OUR MISSION

Challenge the Stats (CTS) exists to empower artists of color by creating communities devoted to diversity, inclusion, and equity in the classical performing arts. CTS seeks to equip audiences and artists with the tools needed to advocate for social and racial justice both inside and outside of the concert hall.

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Only 4.2% of US orchestral musicians are Black or Latino *

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Only 8.3% of US orchestral staff are Black or Latino*

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Only 14% of US Opera audiences are Black or Latino**

*Source : Racial/Ethnic and Gender Diversity in the Orchestra Field by Dr. James Doeser, commissioned by the League of American Orchestras (2016)

**Source :Diversity In The Arts: The Past, Present, and Future of African American and Latino Museums, Dance Companies, and Theater Companies commissioned by the DeVos Institute (2015)

OUR IMPACT

Challenge the Stats builds online and local communities through a thriving concert series, masterclass offerings, and social media conversations celebrating high-caliber artists of color in the classical performing arts.

Concerts and Events

Challenge the Stats events highlight highly-trained artists of color and challenges the vast underrepresentation of Black and Latino musicians in the performing arts.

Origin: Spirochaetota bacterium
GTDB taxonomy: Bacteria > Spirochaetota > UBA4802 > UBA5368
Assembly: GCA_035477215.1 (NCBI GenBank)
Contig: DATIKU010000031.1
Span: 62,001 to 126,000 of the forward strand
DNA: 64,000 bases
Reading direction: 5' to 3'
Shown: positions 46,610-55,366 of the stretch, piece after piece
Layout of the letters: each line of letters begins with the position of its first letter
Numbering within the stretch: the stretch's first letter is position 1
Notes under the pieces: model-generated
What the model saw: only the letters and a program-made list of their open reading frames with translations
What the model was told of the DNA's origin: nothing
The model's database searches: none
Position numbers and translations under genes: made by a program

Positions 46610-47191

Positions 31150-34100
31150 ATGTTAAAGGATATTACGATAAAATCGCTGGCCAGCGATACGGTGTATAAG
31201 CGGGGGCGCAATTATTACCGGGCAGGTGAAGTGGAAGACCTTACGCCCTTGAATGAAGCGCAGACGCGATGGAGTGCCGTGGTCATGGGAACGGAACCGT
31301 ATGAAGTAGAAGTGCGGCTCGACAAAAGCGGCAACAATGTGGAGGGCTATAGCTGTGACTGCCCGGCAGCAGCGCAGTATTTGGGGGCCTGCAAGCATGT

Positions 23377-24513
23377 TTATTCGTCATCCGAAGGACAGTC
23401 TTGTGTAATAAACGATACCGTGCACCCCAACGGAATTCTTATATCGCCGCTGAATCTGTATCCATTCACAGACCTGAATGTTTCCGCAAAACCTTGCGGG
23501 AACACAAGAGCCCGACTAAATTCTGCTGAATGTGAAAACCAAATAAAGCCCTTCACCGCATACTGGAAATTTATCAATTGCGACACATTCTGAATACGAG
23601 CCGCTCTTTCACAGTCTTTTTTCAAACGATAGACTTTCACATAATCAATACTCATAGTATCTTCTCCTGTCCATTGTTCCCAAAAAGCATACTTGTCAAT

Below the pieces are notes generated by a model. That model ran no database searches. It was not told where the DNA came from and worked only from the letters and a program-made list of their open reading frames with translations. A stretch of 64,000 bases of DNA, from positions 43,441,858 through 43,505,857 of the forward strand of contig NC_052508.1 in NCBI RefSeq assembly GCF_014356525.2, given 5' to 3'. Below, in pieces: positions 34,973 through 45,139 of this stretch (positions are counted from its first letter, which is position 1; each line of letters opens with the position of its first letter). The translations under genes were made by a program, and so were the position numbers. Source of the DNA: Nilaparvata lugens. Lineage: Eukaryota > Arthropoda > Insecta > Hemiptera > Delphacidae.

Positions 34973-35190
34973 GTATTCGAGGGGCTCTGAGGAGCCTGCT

RSVP for the CTS – Atlanta Launch

#Challengethestats Twitter Chat

The #ChallengetheStats Twitter Chat works towards finding tangible solutions to create a more diverse, equitable, and inclusive performing arts field.

Join our next Twitter Chat

Support our impact

Give a gift to support  the future of Challenge the Stats as we reach towards a more diverse, inclusive, and equitable performing arts field.

Stand with us by donating to Challenge the Stats

 

OUR FUTURE

As Challenge the Stats continues to expand, the CTS website will serve as a connecting point for arts organizations and artists of color. The site will provide educational resources, career building information, and an artist database that will enable high-caliber Black and Latino artists to take their places on concert stages around the country.

In the long-term, Challenge the Stats aims to extend our impact into a conference bringing together leaders in the fields of diversity and inclusion and finding tangible solutions towards a future of greater cultural equity in the classical performing arts.

Interseted in being a part of the future? Contact us!

 
 

 

OUR FOUNDER

 

Challenge the Stats Founder Angelica Hairston is an expert on creating spaces that support diversity, inclusion and equity in the performing arts. She holds a Master of Music Industry Leadership from Northeastern University as a recipient of the 2015 Dr. Martin Luther King, Jr., Graduate Fellowship; an award given to individuals who are committed to the principles of social justice espoused by Dr. King. As an MLK Fellow, Angelica focused her research on nonprofit organizations effectively serving communities of color. She has served as a featured panelist and invited guest for the League of American Orchestra’s Essentials of Orchestra Mangement, the Sphinx Organization’s SphinxConnect and the International Tour of the European Network on Cultural Management and Policy. Her work has been profiled by the Atlanta Symphony Orchestra’s Talent Development Program, Northeastern University’s College of Arts Media and Design, and Harp Column Magazine. Through the hashtag, #ChallengetheStas, Angelica has led Twitter Chats (social media conversations) that center around finding tangible solutions towards creating a more equitable arts.